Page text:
USA v. Ricky Mendoza Rodriguez


UNPUBLISHED OPINION FILED. [16-50895 Affirmed ] Judge: EHJ , Judge: JLW , Judge: EBC Mandate pull date is 06/29/2017 for Appellant Ricky Mendoza Rodriguez [16-50895]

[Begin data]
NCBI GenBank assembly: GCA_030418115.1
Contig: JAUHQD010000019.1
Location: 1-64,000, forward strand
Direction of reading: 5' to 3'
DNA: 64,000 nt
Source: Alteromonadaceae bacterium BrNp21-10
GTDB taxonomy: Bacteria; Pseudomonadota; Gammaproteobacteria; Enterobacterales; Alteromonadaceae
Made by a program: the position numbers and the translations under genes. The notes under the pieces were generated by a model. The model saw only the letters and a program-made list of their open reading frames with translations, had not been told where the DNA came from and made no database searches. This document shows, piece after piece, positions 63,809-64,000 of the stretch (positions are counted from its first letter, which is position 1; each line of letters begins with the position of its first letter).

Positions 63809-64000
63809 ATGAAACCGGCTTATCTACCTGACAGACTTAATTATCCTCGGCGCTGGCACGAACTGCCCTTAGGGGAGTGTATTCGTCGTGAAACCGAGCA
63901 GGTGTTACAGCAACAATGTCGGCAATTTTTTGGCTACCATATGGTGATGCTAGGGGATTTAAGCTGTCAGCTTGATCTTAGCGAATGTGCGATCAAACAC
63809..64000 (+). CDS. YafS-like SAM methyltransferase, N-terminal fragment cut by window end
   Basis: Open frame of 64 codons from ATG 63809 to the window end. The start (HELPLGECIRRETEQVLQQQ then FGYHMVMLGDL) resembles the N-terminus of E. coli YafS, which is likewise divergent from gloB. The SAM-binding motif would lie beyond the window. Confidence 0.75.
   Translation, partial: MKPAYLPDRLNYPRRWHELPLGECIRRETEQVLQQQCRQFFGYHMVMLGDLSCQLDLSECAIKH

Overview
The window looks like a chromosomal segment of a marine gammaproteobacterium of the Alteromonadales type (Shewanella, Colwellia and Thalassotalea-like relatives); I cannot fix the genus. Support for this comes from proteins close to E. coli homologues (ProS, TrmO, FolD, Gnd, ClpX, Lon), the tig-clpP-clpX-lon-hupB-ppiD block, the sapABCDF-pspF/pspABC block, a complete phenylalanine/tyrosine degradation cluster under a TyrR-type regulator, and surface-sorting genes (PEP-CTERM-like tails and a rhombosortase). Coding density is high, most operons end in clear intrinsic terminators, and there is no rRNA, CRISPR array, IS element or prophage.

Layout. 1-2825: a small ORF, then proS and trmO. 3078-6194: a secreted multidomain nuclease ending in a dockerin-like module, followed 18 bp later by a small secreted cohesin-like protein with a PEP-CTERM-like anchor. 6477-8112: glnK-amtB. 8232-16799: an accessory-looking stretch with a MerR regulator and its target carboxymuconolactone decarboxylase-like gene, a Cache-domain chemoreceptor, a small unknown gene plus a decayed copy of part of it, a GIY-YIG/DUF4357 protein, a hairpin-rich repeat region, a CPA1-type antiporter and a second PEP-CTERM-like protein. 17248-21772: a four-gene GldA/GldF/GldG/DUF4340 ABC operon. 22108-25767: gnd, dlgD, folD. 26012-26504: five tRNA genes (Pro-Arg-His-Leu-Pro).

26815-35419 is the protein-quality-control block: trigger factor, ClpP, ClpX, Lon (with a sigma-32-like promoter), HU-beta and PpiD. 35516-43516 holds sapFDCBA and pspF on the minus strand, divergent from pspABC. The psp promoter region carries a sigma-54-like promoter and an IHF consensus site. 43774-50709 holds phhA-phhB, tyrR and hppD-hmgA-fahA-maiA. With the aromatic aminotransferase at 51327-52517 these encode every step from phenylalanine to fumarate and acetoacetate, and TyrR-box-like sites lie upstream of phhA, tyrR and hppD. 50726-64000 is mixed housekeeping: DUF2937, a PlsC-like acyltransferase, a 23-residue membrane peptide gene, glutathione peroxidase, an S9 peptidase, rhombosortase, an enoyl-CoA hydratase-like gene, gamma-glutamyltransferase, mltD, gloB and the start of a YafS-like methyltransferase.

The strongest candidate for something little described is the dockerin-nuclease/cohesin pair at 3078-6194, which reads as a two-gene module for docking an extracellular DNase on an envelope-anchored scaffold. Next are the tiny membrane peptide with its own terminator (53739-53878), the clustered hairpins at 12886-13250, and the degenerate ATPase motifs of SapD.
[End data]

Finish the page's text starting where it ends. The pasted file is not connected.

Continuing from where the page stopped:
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Case: 16-50895 Document: 00514025704 Page: 1 Date Filed: 06/08/2017 IN THE UNITED STATES COURT OF APPEALS FOR THE FIFTH CIRCUIT United States Court of Appeals Fif h Circuit No. 16-50895 Summary Calendar FILED June 8, 2017 Lyle W. Cayce Clerk UNITED STATES OF AMERICA, Plaintiff-Appellee v. RICKY MENDOZA RODRIGUEZ, Defendant-Appellant Appeal from the United States District Court for the Western District of Texas USDC No. 7:07-CR-39-1 Before JONES, WIENER, and CLEMENT, Circuit Judges. PER CURIAM: * Defendant-Appellant Ricky Mendoza Rodriguez appeals the sentence imposed on the revocation of his supervised release. The district court sentenced him above his guidelines range to 36 months of imprisonment, followed by eight years of supervised release. Rodriguez argues that the district court committed plain error in sentencing him because it considered improper, irrelevant, and unsupported factors. Specifically, he contends that Pursuant to 5TH CIR. R. 47.5, the court has determined that this opinion should not be published and is not precedent except under the limited circumstances set forth in 5TH CIR. R. 47.5.4. * Case: 16-50895 Document: 00514025704 Page: 2 Date Filed: 06/08/2017 No. 16-50895 his sentence was based on the district court’s unsupported belief that he presented false information about himself, improper consideration of the fact that he had children with three women in non-marital relationships, and improper consideration of the severity of his original offense of conviction. We review Rodriguez’s arguments under the plain error standard because he did not object to his sentence in the district court. See United States v. Whitelaw, 580 F.3d 256, 259-60 (5th Cir. 2009). To succeed on plain error review, Rodriguez must show a forfeited error that is clear or obvious and that affects his substantial rights. See Puckett v. United States, 556 U.S. 129, 135 (2009). If he makes such a showing, we have the discretion to correct the error if it seriously affects the fairness, integrity, or public reputation of judicial proceedings. See id. Rodriguez has not demonstrated plain error in this case. With respect to his contention that the district court erroneously faulted him for fabricating stories, we conclude that Rodriguez made several factual statements which the district court could have disbelieved as self-serving based on an adverse credibility finding, such as his statements that he intended to get married, absconded out of care for his family, and was law-abiding during the nearly five years he absconded. Credibility “determinations in sentencing hearings are peculiarly within the province of the trier-of-fact.” United States v. Davis, 754 F.3d 278, 285 (5th Cir. 2014). Next, Rodriguez contends that it was improper for the district court to consider the fact that he had children with three women in non-marital relationships because such a circumstance was not illegal, did not violate Rodriguez’s supervised release conditions, and fell within his constitutionally protected rights to engage in non-marital sex and to bear children regardless of wedlock. “To be ‘plain,’ legal error must be clear or obvious, rather than 2 Case: 16-50895 Document: 00514025704 Page: 3 Date Filed: 06/08/2017 No. 16-50895 subject to reasonable dispute.” United States v. Warren, 720 F.3d 321, 326-27 (5th Cir. 2013) (internal quotation marks and citation omitted). The cases cited by Rodriguez in support of this argument do not directly address whether a district court is prohibited at sentencing from considering a defendant’s relationship to his children born out of wedlock and their mothers. Rodriguez has not shown that the law is settled on this issue and thus has not satisfied his burden of demonstrating clear and obvious error under plain error review. See Warren, 720 F.3d at 326-27. Furthermore, “a sentencing error occurs when an impermissible consideration is a dominant factor in the court’s revocation sentence, but not when it is merely a secondary concern or an additional justification for the sentence.” United States v. Rivera, 784 F.3d 1012, 1017 (5th Cir. 2015). In pronouncing the sentence, the district court referenced several factors that Rodriguez does not contest, including Rodriguez’s use of alcohol, arrest for driving while intoxicated, and the fact that he absconded for 56 months. It is at least equally plausible that the uncontested reasons were the primary bases for Rodriguez’s above-guidelines sentence and that the issues he challenges were nothing more than a secondary concern or additional justification for the sentence. See Rivera, 784 F.3d at 1017. Because Rodriguez did not object to alert the district court to clarify itself, we cannot conclude that his sentence was based on any improper or irrelevant consideration of his relationship with his children and their mothers. See United States v. Hernandez-Martinez, 485 F.3d 270, 274 (5th Cir. 2007). Rodriguez’s final argument concerns the following comment by the district court about his original conviction: “He has a very serious crime of dealing with crack cocaine for which he got sentenced, a very adequate sentence at the time.” This comment does not show that the seriousness of 3 Case: 16-50895 Document: 00514025704 Page: 4 Date Filed: 06/08/2017 No. 16-50895 Rodriguez’s original conviction, if it was a consideration at all, was a dominant factor in the court’s revocation sentence rather than a secondary or additional concern. See Rivera, 784 F.3d at 1017; Hernandez-Martinez, 485 F.3d at 274. In addition, Rodriguez also has not demonstrated an effect on his substantial rights with respect to any of the factors he challenges. To show that a sentencing error affected his substantial rights, an appellant must demonstrate a reasonable probability that he would have received a lesser sentence but for the error. Rivera, 784 F.3d at 1018. Rodriguez has not shown that there is evidence of prejudice in the record. His assertion that the extent of the upward variance suggests that his sentence was influenced by the district court’s consideration of improper factors is speculative and insufficient to demonstrate a reasonable probability that he would have received a lesser sentence but for the considerations he challenges. See United States v. Castaneda-Lozoya, 812 F.3d 457, 460 (5th Cir. 2016). Finally, Rodriguez has not shown that we should exercise our discretion on the grounds that any error seriously affects the fairness, integrity, or public reputation of judicial proceedings. See Puckett, 556 U.S. at 135. The record provides support that the decision not to remand for resentencing would not result in a miscarriage of justice. United States v. Wikkerink, 841 F.3d 327, 339 (5th Cir. 2016). Accordingly, the judgment of the district court is AFFIRMED. 4